Immigrants: They are coming back
The Independent on Sunday recently published a vox pop with people from all over the world who have been affected by the world crisis. They were asked to say what they expect from G20 leaders gathered in London this week.
I collaborated from Brazil – and ended up learning about a silent drama that is going on with former immigrants in Brazil.
My interviewee, Evelyn Okajima, told me how she was forced to come back to Brazil after living in Japan as a dekassegui (a Japanese descendant who can get a work permit) for nine years. Evelyn, who is 27 years old, worked on a factory assembling cameras.
But since the end of last year, the working hours were cut in half – as well as her salary. Many factories started firing temporary workers like her, directly affecting the 330 thousand Brazilians who live there (it’s the biggest immigrant community in Japan).
Evelyn told me how entire families are being forced to live in cars, at relatives’ houses or on the streets. And that many others are coming back to Brazil without any perspective after having spent years of their lives pursuing a dream that never came true.
The same is happening to immigrants in Europe and the US, where competition with local labour force grew fiercer with the crisis – while policies against legal immigrants grew tougher.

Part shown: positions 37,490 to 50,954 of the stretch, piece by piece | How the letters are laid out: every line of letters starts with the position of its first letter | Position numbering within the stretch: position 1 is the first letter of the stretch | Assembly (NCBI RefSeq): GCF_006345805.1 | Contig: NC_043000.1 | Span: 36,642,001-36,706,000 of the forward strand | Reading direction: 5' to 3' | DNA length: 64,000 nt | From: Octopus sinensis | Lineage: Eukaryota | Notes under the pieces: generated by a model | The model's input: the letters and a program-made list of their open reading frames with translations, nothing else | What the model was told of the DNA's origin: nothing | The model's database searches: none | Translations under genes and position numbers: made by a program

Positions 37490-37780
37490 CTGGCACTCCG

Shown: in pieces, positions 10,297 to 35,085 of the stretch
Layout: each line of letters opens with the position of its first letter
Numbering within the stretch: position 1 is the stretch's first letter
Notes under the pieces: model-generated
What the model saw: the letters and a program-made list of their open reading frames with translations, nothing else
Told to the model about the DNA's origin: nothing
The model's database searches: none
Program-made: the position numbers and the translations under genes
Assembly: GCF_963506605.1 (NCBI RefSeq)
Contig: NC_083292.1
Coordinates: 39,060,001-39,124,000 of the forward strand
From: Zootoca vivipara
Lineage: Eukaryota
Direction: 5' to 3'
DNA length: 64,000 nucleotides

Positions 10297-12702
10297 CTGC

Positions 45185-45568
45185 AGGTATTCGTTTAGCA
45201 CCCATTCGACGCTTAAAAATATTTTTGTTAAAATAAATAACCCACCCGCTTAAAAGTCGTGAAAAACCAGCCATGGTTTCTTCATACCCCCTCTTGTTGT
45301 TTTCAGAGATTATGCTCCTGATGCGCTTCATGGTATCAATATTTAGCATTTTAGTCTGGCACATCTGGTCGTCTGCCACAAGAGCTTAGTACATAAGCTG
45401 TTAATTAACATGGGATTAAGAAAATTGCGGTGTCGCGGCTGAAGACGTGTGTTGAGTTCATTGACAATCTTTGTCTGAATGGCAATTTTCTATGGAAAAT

According to official figures there are about 3 million Brazilians living abroad – half of them in the US and an awful lot illegally. But since the Brazilian government does not keep track of citizens that come back to the country, there is no way to tell how big the problem really is.
One indicative to our diplomatic service is that consulates in the US have received many more visitors who say they want to come back. But there are other figures: Brazilians already top the list at the voluntary return programme of the International Organization for Migration in two countries: Portugal and Ireland.
Brazilians living in Spain also face serious problems.
A designer living in Barcelona (but preparing to come back to Brazil in a few weeks) summarized the situation: “I worked at the marketing area of an aluminium factory. Sales were slow, so they had to fire some people. There were two of us – me and a Spanish girl. Who do you think would get fired?”
When these former immigrants get to Brazil, they face a series of problems. Apart from the psychological impact of an unplanned return, they rarely have saved enough to guarantee a good start back home. They have to look for jobs, but are not valued by the market because they often don’t have experience in Brazil.
Evelyn is facing such problems. She is living together with three sisters and their children – who also had to come back from Japan – at their parents’ house. They have to share imrpovised rooms or sleep in the living room. She is looking for work, but with her own 3-year-old son things are not looking bright. Some jobs pay as little as 250 dollars per month.
That’s why, she said, our president should stop saying the crisis will not affect Brazil and help former immigrants who are coming back.